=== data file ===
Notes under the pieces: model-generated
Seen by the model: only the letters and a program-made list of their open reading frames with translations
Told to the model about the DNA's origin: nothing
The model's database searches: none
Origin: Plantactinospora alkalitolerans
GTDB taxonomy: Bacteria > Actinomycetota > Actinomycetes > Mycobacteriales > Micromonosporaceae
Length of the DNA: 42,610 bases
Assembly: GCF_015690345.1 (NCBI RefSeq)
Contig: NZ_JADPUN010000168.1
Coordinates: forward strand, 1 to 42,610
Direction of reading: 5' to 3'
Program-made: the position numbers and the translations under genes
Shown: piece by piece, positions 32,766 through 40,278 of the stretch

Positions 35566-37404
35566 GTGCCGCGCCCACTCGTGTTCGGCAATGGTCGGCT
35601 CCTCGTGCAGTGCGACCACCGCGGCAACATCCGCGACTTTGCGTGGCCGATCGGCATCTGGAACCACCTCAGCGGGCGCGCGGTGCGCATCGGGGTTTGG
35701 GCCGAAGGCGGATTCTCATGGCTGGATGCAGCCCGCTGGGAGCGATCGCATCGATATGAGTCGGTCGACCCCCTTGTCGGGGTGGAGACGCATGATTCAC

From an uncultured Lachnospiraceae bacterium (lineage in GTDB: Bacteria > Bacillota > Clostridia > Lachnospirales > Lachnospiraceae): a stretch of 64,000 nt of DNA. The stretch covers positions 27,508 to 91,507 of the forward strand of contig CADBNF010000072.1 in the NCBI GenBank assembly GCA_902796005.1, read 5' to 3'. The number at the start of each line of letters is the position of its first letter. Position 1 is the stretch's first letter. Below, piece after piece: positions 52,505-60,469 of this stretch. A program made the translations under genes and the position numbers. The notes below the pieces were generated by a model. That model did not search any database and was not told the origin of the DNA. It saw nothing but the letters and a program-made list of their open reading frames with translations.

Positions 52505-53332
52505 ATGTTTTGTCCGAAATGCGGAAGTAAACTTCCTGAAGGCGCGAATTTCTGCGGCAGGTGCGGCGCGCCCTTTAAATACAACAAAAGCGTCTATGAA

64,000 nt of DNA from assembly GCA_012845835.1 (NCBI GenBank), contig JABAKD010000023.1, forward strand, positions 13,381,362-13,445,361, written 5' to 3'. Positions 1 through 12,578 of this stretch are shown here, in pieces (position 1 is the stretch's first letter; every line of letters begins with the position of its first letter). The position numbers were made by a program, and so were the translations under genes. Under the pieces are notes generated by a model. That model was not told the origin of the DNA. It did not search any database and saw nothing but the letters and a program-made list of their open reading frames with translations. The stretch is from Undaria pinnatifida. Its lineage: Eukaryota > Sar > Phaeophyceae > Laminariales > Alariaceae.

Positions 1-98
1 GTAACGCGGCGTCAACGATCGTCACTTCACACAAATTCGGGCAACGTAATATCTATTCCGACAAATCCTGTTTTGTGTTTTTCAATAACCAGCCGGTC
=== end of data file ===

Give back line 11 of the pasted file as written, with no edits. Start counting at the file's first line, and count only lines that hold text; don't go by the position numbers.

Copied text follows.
Direction of reading: 5' to 3'